Plan C’s last national meeting brought to light some creative and culture-critical offerings intended to be internal. This post, by popular demand, publicly platforms the mix CD and accompanying short essay titled ‘Women & Capital 1939-2013’, which is the creation of Jess in Manchester.
This is mainly an exercise in personal obsessiveness but the selection of tracks also deliberately resonates (broadly) with a Plan C perspective on capital/ wage labour. What a joy! The ongoing transformation of capitalism, which is gendered, can be traced, by decade, through women in popular music, who are of course too often ignored. While the lyrics tend to speak for themselves, below are some comments as to why each track came to mind.
Women and Capital 1939-2013
‘Strange Fruit’ is Holiday’s signature song. Beginning life as a poem the lyrics look unflinchingly at the lynching of African-Americans in the American South. Once set to music it began to do the rounds as a protest song in New York Leftist circles and eventually reached Billie Holiday as a performer at the Café Society Club. Hardly a Kumbaya rallying anthem, the song stands alone in its shaming affect.
Combining rhythm and lead (decades before Hendrix!) to become musically self-sufficient, Sister Rosetta Tharpe began playing electric guitar in the 1940s. Early blues marks some of the first instances in which women began to perform as ‘frontmen’ and a video of her at Chorlton Rail Station (on YouTube) from 1964 shows off this capacity to experiment with stunts and showmanship.
The title alone of Marva Whitney’s ‘You’ve got to have a job (If You Don’t Work You Don’t Eat)’ pretty much captures the forced submission of life to work. And the B-Side is equally comforting, ‘I’m Tired, I’m Tired, I’m Tired (Things Better Change Before It’s Too Late)’.
“Hey, hey sister/ It don’t matter if I do labour fast or slow/ There’s always more labour after.’
The ‘self-styled asexual who refused to be complicit in her female identity’ Patti Smith for pointing out the deadening and stupefying effect of repetitive labour in her prophetic first single ‘Piss Factory’. A trailblazer of punk she also pre-empts what Marx foresaw: increased automation would mean difficulty in finding new ways to put people to work and to control them socially.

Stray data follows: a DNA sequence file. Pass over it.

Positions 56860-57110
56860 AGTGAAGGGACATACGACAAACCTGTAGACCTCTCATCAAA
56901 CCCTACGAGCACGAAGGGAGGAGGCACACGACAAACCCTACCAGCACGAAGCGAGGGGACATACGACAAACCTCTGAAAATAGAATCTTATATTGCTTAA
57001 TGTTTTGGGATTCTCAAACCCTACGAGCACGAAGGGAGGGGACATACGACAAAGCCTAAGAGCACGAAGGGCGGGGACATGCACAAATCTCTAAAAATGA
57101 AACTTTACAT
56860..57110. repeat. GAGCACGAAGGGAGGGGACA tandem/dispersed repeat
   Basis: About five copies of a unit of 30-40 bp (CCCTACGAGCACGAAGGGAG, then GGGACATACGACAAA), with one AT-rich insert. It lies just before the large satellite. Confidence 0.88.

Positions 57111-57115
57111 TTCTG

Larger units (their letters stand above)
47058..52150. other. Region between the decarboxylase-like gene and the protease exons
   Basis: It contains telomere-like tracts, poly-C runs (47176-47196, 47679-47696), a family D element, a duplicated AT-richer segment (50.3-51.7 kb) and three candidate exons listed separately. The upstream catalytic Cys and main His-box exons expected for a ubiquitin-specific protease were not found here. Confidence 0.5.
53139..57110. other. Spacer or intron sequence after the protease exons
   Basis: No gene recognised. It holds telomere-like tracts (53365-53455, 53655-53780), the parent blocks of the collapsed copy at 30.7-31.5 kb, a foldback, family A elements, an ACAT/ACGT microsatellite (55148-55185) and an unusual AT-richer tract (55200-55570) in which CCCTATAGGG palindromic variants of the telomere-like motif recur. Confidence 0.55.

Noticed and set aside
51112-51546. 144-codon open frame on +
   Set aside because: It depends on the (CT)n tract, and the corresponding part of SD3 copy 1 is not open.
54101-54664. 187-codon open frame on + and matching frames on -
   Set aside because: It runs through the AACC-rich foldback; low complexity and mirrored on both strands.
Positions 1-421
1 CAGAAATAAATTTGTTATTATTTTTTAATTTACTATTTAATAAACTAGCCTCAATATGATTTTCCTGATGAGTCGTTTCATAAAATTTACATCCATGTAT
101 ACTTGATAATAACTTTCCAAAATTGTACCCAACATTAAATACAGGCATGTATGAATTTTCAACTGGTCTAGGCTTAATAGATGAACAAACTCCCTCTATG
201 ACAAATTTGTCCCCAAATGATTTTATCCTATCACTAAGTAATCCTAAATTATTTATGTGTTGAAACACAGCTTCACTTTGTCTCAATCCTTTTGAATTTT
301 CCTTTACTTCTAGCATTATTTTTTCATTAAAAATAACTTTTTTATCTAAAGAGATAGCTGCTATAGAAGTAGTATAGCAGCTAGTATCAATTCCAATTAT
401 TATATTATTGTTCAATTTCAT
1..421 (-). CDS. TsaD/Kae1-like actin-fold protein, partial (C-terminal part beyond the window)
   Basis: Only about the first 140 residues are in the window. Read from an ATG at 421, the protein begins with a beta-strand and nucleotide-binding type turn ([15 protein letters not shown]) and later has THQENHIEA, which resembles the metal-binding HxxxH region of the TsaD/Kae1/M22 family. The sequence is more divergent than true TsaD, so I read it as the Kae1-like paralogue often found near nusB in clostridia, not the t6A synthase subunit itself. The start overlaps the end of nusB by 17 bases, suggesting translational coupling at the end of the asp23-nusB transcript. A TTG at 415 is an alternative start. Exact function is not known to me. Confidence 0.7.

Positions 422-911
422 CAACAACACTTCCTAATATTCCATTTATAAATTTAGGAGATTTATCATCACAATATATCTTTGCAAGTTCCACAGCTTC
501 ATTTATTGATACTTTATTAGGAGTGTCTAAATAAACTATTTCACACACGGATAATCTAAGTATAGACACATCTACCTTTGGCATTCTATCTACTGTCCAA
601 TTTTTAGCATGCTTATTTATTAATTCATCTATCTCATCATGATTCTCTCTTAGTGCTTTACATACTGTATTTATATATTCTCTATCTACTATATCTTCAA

“9-5, yeah, they got you where they want you/ There’s a better life, and you think about it, don’t you? / It’s a rich man’s game, no matter what they call it/ And you spend your life puttin’ money in his wallet”
Marcuse argued that the prevailing order strives to close the gap between possible alternatives in order to ‘assert that what there is, is all that there could be, is what should be’. In Dolly Parton’s popular hit ‘9-5’ the lyrics contrast with the music’s (feel-good) affect to instead assert that the limits of work and domesticity are not the limits of experience. And so an ‘anti-work’ sentiment became ingrained in a popular consciousness.
Catchy though they often are, songs from Destiny’s Child’s discography tend to provide strong examples of the co-option of the feminist movement in the transition to neoliberalism. One of the 1990s most popular girl groups, the lyrics are a veritable hotbed of seemingly ‘feminist’ views expressed in grimly individualist terms. Nancy Fraser describes the process as the ‘harnessing of the dreams of women’s emancipation to the engine of capital’.
Kathi Weeks traces the 1990s post-modern critique of consumer culture and the colonization of life by the markets, to a twenty first century colonization of life by work. This trajectory is neatly identified from Destiny’s Child – singing about their bills (which they at least appear to resent paying for) – to Britney Spear’s latest dystopian release, and apparent call-to-arms, to ‘Work Bitch’.
A contemporary Billie Holiday, Lauryn Hill’s ‘Consumerism’ speaks for itself. It was released from prison last year.
PLAN C’s SECOND BIRTHDAY PARTY “WOMEN & CAPITAL” TRACK LIST
–with thanks to the talented JW for compiling this for everyone’s “luxury communism” party bag. Manchester, Jan 2014.